At this point, two of America's hottest religion-beat stories have become wedded at the hip, at least in my mind.
I am talking about the latest round of the four-decade scandal in the Roman Catholic Church centering on clergy sexual abuse of children and teens -- the vast majority of them male. Now we have a new #MeToo angle, with numerous reports of sexual abuse and harassment of seminarians and young priests, and some of the attackers have ended up in the episcopate.
The poster-male for this story, of course, is former Cardinal Theodore McCarrick, one of the American hierarchy's most powerful networkers and media stars over the past 50 years.
Then there is the #ChurchToo fall of the Rev. Bill Hybels, a superstar megachurch leader who helped create the "Seeker Friendly" evangelical movement of the past couple of decades.
But you know all of that, and I wove those subjects together the other day in a post with this headline: "Who you gonna call? New York Times offers a spiritual piece of the Bill Hybels puzzle."
It will not surprise people who listen to "Crossroads" that host Todd Wilkins and I returned to these topics in this week's podcast. Click here to tune that in.
Look, everyone knows why -- in terms of news -- the Catholic crisis is as has hot at Hades. This is the biggest religion game in town. It's the religion-news Olympics. But why is the Willow Creek story so massive?
Now, the remaining leaders of Willow Creek Community Church have hit the exit doors. Click here for the Chicago Tribune report on that.
Why is the Hybels story so important? Well, on one level, we are talking about the fall of the good guys in American evangelicalism -- the good guys in the eyes of many journalists who have had their fill of bad-guy evangelicals.
Willow Creek was supposed to be the solution to the dead, irrelevant, embarrassing evangelical church problem. Here is a nice summary from a new Christianity Today piece:
As CT, the Chicago Tribune, and now The New York Times have reported on allegations of sexual misconduct and complaints about the Willow Creek board’s response, some less familiar with Willow Creek wonder why the ministry deserves all this attention.
“Willow Creek was revolutionary in that previously, churches assumed that all that was needed to reach unbelievers with the gospel was simply to say it one more time and not do anything particularly different,” said Marshall Shelley, a longtime editor for Leadership Journal.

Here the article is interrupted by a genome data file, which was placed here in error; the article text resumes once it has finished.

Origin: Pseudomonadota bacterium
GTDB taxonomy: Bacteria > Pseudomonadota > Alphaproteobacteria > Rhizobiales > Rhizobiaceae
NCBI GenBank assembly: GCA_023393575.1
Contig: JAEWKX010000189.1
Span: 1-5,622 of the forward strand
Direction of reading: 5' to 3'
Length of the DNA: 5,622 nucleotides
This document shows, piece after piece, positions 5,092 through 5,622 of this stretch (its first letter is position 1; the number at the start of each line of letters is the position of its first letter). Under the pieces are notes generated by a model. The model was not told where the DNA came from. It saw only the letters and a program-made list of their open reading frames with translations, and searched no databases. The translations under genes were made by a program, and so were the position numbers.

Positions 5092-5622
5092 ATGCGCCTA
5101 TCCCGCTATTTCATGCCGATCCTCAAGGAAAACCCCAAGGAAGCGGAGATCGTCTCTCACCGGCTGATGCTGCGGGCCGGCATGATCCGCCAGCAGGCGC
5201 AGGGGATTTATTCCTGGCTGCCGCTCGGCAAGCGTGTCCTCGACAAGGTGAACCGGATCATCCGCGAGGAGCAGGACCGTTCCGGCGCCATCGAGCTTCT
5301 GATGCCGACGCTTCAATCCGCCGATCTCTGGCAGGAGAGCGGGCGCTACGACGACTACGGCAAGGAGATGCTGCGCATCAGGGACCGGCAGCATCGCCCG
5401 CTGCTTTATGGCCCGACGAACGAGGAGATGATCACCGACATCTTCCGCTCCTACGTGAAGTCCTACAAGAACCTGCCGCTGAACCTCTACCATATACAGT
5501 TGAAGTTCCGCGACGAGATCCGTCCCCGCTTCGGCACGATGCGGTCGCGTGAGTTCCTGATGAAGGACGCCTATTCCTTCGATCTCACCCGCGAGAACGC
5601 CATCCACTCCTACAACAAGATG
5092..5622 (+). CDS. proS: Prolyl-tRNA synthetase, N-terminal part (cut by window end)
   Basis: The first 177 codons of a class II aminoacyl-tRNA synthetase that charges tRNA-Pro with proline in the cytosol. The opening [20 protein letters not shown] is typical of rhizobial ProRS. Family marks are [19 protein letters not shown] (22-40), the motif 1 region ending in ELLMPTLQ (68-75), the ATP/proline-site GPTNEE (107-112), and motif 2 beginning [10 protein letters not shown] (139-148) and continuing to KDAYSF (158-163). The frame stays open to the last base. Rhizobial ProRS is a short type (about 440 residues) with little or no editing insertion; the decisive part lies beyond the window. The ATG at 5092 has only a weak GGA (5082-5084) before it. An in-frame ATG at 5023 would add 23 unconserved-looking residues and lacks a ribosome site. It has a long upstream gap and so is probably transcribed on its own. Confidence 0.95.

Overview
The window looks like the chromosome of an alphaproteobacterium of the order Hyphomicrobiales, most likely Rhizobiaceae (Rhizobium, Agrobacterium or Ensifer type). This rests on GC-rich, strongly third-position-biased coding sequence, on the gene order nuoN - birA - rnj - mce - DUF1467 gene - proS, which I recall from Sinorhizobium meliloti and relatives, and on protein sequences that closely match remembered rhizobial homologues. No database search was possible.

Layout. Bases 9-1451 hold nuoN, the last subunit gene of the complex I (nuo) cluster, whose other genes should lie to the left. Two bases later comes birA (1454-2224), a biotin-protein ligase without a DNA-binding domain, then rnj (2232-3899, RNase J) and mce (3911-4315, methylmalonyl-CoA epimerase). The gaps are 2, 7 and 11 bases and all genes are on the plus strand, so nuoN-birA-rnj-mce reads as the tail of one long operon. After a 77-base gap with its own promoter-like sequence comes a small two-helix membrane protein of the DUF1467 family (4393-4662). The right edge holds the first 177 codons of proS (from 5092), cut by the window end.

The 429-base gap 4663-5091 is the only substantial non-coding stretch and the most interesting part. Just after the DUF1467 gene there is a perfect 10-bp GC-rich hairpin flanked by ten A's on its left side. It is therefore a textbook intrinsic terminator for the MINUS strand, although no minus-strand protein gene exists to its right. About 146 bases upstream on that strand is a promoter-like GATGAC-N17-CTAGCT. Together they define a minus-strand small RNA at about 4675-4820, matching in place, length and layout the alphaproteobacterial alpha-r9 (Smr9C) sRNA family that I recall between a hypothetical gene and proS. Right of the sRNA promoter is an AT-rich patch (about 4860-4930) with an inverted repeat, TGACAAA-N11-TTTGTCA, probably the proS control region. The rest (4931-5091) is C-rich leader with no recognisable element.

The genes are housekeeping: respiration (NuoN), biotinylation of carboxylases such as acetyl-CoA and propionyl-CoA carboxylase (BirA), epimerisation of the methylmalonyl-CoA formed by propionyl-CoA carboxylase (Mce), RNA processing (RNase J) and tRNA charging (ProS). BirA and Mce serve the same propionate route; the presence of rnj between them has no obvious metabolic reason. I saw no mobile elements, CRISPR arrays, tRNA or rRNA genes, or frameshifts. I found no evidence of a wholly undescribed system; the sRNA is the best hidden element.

Rather than just continue to sling religious language at the world, Willow’s leaders realized that “our culture is spiritually blind and is not going to respond to positively to a message that has grown overly familiar or has grown stale,” said Shelley. “Willow Creek said ‘We need to communicate in a way that is going to get people’s attention. Not say it the way we’ve said it thousands of times before but say it in a way that they’ve never heard it before.’”
This insight grew the ministry of the church and spawned the Willow Creek Association, a network for like-minded churches thousands of congregations strong.
In other words, Hybels was a cross between an archbishop, a reality-TV star and the CEO of a modern corporation known for its progressive vision of America. He helped cheer up President Bill Clinton, for heaven's sake.
Then: Boom. That's not a story about a single church.
Now, let's end this podcast intro by turning this around.
The whole Willow Creek anti-hierarchy has resigned. Will this megachurch be able to reboot? Who picks the next set of producers to run this television production?
So what happens with American Catholicism? Readers: Who do Catholic leaders need to do to show that they are listening? How much of the structure do they need to blow up?
Please send us URLs -- or put them in the commentary pages -- of what Catholic insiders on left and right are suggesting. Keep it clean, but keep it real.